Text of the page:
Meanwhile: I think I feel another burst of decluttering coming on…

***


 

Thank you for visiting the Simply Living Blog Carnival cohosted by Mandy at Living Peacefully with Children, Laura at Authentic Parenting, Jennifer at True Confessions of a Real Mommy, and Joella at Fine and Fair. Read about how others are incorporating eco-friendly living solutions into their everyday lives. We hope you will join us next month, as the Simply Living Blog Carnival focuses on Daily Lives!

 

 

  • Green Renovating: A Lot, A Little, Not So Much Laura at Authentic Parenting ponders about the many things that have an impact on eco-friendly renovating
  • Growing Native in My Flower Beds – Destany at They Are All of Me takes the guilt out of her flower habit by switching from high maintenance flowers to native plants which not only lessens her gardening load, but also benefits the local wild life.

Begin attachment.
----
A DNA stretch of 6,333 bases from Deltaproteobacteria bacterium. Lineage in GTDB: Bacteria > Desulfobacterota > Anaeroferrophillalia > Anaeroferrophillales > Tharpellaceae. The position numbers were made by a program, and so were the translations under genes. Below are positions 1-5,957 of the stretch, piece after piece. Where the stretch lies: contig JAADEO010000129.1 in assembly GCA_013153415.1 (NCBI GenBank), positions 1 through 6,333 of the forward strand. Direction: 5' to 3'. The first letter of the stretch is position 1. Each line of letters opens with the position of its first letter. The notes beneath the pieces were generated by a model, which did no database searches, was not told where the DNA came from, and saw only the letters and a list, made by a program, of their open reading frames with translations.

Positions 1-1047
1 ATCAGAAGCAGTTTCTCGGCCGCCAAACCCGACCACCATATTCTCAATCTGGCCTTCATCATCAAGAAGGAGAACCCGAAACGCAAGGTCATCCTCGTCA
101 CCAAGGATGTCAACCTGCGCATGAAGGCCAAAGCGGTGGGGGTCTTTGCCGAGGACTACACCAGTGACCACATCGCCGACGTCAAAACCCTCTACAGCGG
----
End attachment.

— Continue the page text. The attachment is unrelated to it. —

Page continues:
• Baby Steps – Kellie at Our Mindful Life shares how her family became more sustainable, one step at a time.
  • A Greener Holiday – Sara from Family Organic discusses the overwhelming amount of “stuff” that comes with every holiday and talks about how to simplify instead.
  • Forcibly Green–Obligatory Organic – Survivor at Surviving Mexico talks about her family’s evolution from passive to active green and sustainable living.
  • Giving It Away – Juliet Kemp of Twisting Vines writes about the role of Freecycle, the giant karmic lending library, in her simple and green living.
  • Simply Sustainable – Mandy at Living Peacefully with Children discusses her family’s attempts to live in harmony with the earth by living simply and more sustainably.
  • How Does Your Yarden Grow – Alisha at Cinnamon&Sassafras writes about an ongoing permaculture project, converting her grass lawn into a mower-free paradise.
  • Green? – Is it about ticking the boxes? sustainablemum shares her thoughts on what being green means in her life.
  • Using Cloth Products To Reduce Household Waste – Angela from Earth Mama’s World shares how her family replaced many disposable household products with cloth to reduce their household waste.
  • Going Green in Baby Steps – Joella of Fine and Fair shares some small, easy steps to gradually reduce your environmental impact.
  • Are You Ready To Play Outside?! – Alex from AN Portraits writes about gardening, and playing in the dirt, and how it’s O.K. to get dirty, play in the dirt, play with worms, for both adults and kids.